EVANSTON, Ill. -- Northwestern linebacker Pat Fitzgerald knew there were plenty of head coaching jobs open around the country and he figured that the Wildcats' assistant head coach and defensive coordinator, Ron Vanderlinden, wasn't long for the place.
"I knew he was going to test the waters," Fitzgerald said after meeting here yesterday with Vanderlinden shortly before the 40-year-old coach left for Maryland. "This is a can't-miss opportunity for him going to a place like Maryland."
Asked what the Maryland players should expect, Fitzgerald said: "He's going to ask a lot of them, and he's going to demand a lot out of his assistant coaches as well. But he gets the most out of you. He knows how to push the right buttons. He's a guy who likes challenges."
Added senior linebacker Tim Scharf: "If I could tell the [Terps] one thing, it would be 'Get ready to work.' "
Actually, Scharf had another warning: "Get ready to win," he said.
Vanderlinden will be introduced this afternoon at a news conference in College Park as the Terrapins' new coach. Fitzgerald thought there was a time when a similar news conference might happen at Northwestern.
But Gary Barnett remained with the Wildcats, first after turning down UCLA last season and again after rejecting an offer to talk with Notre Dame when Lou Holtz resigned last month.
"He's really going to be missed," Fitzgerald said. "I just wish I could play for him one more time [in the Citrus Bowl], but I realize he has to do what's best for himself and for Maryland."
Barnett was on the road recruiting, but in a statement released through the school's sports information department he wished his longtime aide the best.
"I am very happy and excited for Ron," Barnett said. "He certainly earned it. He did a good job for us and will do a tremendous job in rebuilding Maryland. I just couldn't be happier for him."
Said offensive coordinator Greg Meyer: "He's a very solid coach. It was just a matter of time before he got a head coaching job. He was only going to go if the fit was right, and obviously it was with Maryland."
Fitzgerald attributes much of his individual success -- he won a number of national linebacker of the year awards last season -- and Northwestern's rags-to-riches saga last year and second straight Big Ten title this year to Vanderlinden's defense.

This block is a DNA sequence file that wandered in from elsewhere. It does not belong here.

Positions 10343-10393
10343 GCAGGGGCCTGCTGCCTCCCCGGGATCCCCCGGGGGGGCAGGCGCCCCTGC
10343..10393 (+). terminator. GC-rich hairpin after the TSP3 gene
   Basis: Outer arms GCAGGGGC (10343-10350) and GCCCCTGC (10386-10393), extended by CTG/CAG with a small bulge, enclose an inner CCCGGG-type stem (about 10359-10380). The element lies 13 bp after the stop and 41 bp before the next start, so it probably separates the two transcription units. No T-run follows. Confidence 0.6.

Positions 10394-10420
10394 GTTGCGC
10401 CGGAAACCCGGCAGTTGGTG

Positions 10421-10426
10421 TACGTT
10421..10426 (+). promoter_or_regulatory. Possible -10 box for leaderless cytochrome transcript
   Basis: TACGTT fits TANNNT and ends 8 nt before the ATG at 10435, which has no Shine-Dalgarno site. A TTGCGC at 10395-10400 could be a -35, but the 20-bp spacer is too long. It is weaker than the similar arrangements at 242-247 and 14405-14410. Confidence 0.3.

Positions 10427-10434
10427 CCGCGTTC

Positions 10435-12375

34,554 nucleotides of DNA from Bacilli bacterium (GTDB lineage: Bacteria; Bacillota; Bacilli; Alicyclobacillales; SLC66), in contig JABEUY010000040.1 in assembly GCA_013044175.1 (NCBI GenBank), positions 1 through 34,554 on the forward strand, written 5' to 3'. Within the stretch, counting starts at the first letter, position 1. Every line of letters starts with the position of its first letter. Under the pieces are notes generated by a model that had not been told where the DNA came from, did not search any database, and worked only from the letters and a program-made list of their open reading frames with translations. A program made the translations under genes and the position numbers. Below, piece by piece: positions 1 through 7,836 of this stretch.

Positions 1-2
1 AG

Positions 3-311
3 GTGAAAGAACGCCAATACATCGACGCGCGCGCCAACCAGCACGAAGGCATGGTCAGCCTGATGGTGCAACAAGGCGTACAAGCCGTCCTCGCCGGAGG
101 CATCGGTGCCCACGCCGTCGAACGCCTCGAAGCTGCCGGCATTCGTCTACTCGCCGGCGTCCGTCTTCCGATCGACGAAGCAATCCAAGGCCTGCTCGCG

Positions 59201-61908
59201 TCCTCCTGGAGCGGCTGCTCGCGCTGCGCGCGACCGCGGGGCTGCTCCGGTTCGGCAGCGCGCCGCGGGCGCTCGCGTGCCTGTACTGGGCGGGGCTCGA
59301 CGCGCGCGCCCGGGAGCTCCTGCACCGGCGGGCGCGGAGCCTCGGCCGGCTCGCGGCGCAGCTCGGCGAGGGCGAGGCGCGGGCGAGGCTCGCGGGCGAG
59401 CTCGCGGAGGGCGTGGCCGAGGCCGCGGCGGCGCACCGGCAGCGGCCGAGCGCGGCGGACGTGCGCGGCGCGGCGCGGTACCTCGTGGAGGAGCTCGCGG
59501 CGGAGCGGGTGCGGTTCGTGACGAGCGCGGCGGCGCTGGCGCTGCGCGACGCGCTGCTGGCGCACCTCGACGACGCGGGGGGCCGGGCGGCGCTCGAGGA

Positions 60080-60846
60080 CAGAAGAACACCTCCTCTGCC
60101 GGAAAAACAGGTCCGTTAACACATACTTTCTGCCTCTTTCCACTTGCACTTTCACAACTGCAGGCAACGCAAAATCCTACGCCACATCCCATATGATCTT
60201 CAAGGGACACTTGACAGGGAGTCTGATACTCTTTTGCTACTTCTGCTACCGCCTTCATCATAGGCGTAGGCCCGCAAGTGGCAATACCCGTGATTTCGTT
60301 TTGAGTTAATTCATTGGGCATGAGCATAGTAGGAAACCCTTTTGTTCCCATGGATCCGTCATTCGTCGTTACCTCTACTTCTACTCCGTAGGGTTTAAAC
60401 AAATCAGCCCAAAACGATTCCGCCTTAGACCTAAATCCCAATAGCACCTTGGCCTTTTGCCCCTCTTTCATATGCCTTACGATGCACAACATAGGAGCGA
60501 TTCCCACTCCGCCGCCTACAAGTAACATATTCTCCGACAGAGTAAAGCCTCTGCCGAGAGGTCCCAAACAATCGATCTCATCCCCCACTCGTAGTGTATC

The defense -- called a "reduction defense" -- plays a nose guard at an angle toward the tight end's side over the center, and
funnels much of the action toward the linebackers. It resulted in Northwestern leading the nation in scoring defense in 1995 and being third in turnover margin.
"For the last four years he's been a great teacher," said Fitzgerald. "It took us a couple of years to figure out where everything fit in his scheme, but once we did it really worked."
It also helped Vanderlinden emerge as a potential Division I head coach. That nearly happened last year when Vanderlinden was considering the head coaching job at Northern Illinois, which interestingly was Maryland's first opponent this season.
Now it will be Vanderlinden preparing the underachieving Terrapins for life after Mark Duffner.
Scharf said that Vanderlinden expects his players to be ready not only physically, but also mentally.
"He expects a lot of his players mentally," said Scharf. "He expects his players to know the defense in two days. He's big on expectations. He doesn't allow his players to accept anything less than their potential."
Vanderlinden's recruiting prowess is legendary around here. As Scharf looked out on a typical Chicago day in early December -- temperature hovering around 30, with wet snow falling -- he smiled.
"His recruiting base was California and if he could get them to come here, he'll definitely get them to Maryland," said Scharf.
Pub Date: 12/04/96